By Anne B. Howard

What I yearned to find, stumbling about that musty antique shop on a hot August afternoon, was relief by distraction. Shelter from a hornet’s nest of memories that conjured bitterness where a daughter’s compassion should lie. My ninety-year-old mom had developed dementia and needed my help, but the jagged edges of our bitter past had resurfaced and cut me to the bone.  The burden of her vicious calls, her cruel assertions, and the delusion that I was plotting against her weakened my defenses and left me vulnerable.

I wandered from room to room, pausing to admire some old crockery bowls, a depression-glass cookie jar, and thumb through the tattered pages of a leather-bound copy of The Scarlet Letter. Eventually, in an obscure corner of an adjacent booth, the beguiling image of a flawless Ironstone Pitcher, cradled in its basin, caught my eye.

Drawn to the graceful porcelain lines, and subtle age-checked finish, I lifted the vessel from its nest to look for chips or cracks. Resting my palm against its rounded belly, I studied the piece from top to bottom, realizing that I’d known one like it a long time ago.

“Hello, doll…,” she whispered.

I pulled the pitcher to my heart. My eyes filled with tears. In a two-room house divided by a curtain, with no indoor toilet or hot water, I once had a mother with an Ironstone pitcher. My other mother. Mama Judy. The memory of her silken white curls, her crooked little fingers, and the doughy-softness of her embrace warmed my soul and filled my heart to the brim.

Those gentle hands squeezed the soft rag as warm soapy bubbles from her basin slid down my tummy and legs. The basin was lowered, so I could step in, and tenderly, she washed each little foot. From the womb of her lovely Ironstone pitcher, she poured and rinsed my body clean, cocooning me in love.

This was my “mother” for the first seven years of my life—not babysitter, as mom and dad called her—and I loved her so. My Mama Judy. In her tiny little house, with no television or modern conveniences, I felt safe and cherished.

In Mom and Dad’s newly built house, with the perfect lawn, fancy furnishings, air-conditioning, and two-car garage, life was scary, dangerous and sad. “I wish you’d never been born,” she’d say, and turn away.

Still, as I stood hugging that smooth white pitcher, in the empty back-room of a shop filled with objects from another time and place, I realized that mom’s cruelty no longer mattered. I was free to choose healing over blame. Mama Judy was with me, she was in me, and she made clear what I had to do.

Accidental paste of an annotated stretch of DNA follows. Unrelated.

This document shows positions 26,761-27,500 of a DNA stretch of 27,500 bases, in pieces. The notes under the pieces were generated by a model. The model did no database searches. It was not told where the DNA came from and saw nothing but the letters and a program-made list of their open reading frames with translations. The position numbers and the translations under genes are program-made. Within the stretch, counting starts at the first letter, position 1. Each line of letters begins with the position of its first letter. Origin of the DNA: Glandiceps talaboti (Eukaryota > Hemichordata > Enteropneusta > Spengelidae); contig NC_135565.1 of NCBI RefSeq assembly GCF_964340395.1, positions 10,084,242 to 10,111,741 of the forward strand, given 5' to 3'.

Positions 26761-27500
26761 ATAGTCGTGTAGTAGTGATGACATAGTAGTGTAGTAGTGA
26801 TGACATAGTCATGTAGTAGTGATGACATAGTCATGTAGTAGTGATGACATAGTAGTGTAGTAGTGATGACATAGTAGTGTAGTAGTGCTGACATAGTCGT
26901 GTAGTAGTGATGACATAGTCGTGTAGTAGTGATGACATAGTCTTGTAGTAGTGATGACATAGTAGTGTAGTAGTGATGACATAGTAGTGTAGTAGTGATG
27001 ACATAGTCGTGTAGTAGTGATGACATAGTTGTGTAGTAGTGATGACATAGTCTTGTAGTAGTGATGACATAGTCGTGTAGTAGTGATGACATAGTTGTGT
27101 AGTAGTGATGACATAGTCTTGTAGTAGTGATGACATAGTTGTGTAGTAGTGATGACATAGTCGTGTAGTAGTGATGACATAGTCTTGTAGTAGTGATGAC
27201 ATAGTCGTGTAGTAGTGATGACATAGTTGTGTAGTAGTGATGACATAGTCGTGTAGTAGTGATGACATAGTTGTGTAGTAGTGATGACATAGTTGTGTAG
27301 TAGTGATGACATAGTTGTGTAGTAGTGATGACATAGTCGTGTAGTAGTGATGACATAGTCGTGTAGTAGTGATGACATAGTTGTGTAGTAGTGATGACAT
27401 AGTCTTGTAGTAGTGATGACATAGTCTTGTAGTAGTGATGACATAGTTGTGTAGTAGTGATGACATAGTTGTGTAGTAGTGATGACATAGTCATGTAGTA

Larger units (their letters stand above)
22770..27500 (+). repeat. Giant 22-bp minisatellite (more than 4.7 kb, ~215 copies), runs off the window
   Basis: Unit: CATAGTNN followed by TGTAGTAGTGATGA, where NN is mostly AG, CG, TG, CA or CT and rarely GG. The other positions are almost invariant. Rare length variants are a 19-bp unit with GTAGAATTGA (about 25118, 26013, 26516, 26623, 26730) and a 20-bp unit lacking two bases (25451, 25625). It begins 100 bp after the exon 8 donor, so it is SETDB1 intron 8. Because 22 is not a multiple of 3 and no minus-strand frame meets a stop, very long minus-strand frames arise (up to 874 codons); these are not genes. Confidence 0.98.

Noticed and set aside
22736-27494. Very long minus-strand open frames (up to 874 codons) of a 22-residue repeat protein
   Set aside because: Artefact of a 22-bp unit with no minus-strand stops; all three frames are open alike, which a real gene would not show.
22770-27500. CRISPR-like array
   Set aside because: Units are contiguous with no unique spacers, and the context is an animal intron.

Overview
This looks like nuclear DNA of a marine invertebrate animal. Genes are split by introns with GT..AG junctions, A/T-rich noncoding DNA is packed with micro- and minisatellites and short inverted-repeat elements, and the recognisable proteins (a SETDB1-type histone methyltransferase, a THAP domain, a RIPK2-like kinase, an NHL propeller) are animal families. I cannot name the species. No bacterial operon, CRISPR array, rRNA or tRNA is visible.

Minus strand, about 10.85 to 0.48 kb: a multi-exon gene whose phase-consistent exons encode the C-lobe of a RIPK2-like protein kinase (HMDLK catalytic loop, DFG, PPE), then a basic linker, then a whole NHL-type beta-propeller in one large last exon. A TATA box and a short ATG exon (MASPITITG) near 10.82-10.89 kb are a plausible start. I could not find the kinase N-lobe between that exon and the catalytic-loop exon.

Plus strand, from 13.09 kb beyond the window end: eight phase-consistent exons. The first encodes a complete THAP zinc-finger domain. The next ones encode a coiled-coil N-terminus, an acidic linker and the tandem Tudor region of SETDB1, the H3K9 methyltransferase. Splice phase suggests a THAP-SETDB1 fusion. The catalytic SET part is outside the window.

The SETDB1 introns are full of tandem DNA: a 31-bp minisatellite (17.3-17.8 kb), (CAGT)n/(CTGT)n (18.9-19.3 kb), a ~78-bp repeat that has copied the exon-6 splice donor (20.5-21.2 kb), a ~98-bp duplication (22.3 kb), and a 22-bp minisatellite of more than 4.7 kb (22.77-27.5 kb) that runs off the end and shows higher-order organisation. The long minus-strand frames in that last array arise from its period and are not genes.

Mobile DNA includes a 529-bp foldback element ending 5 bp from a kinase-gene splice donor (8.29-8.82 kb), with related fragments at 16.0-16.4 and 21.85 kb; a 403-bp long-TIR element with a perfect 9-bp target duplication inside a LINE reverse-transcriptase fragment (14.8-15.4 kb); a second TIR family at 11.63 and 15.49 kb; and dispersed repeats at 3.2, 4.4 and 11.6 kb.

She said to be gentle. To be loving. To forgive my mother, and to help her any way I could. “Do this,” she whispered, “and you honor my memory.”

Peace was the treasure I left with that day, from having made the decision to forgive what could not be undone. To forgive, and, from the reservoir of love I’d received as a child, to pour love into others, so they, too, might find healing and comfort.

Flash Memoir, for those not familiar, is a means of recording memories in small, snippet-sized pieces. Significant moments are captured, distilled, and packaged into stories that can be read quickly—often five to six hundred words—perfect for the digital age and hand-held devices. Just as important, for the memoirist, is that despite the therapeutic benefits of writing truth, it can be anxiety-invoking. Facing the blank page with one small, poignant piece of your story, and the goal of truly capturing a moment, is far less intimidating than attempting to compress and record large chunks of a difficult time.   





 By Nan McKenzie

   When we were kids growing up on Whitefish Lake, there were no summer days filled with smoke.  There were no days so hot that you could feel your ears sweating.  There were bugs and snakes, huge thunderstorms, and infestations of tiny toads hopping to the water, thousands of them.  But no smoke.

   I think Montana is making up for lost opportunities now, filling our skies and homes and mouths and eyes with endless smoke from endless fires.  Today, though, a blessed rain is falling, bringing my lawn and trees back to life, clearing the smoke from the air, turning into snow up high.  I want to sit and read, wrapped in warm blankets and napping when it’s necessary, taking advantage of the phenomenon of rain, welcoming its presence after months of nothing. 

   The terrible fires have destroyed thousands of good Montana acres. Many people are living in fear of having their home destroyed, and many have already lost their homes.  Sad, sad. 

   But next week is the first day of autumn, so surely we’ll have more rain, and maybe even snow before long.  Some roads in Glacier Park and other places have closed because of snow and water running down the roads.  Conversely, it seems too early for winter, since we didn’t really have much of a summer.

   It’s a good day to work on editing another book, so I’ll get after that now and quit whining about bad weather.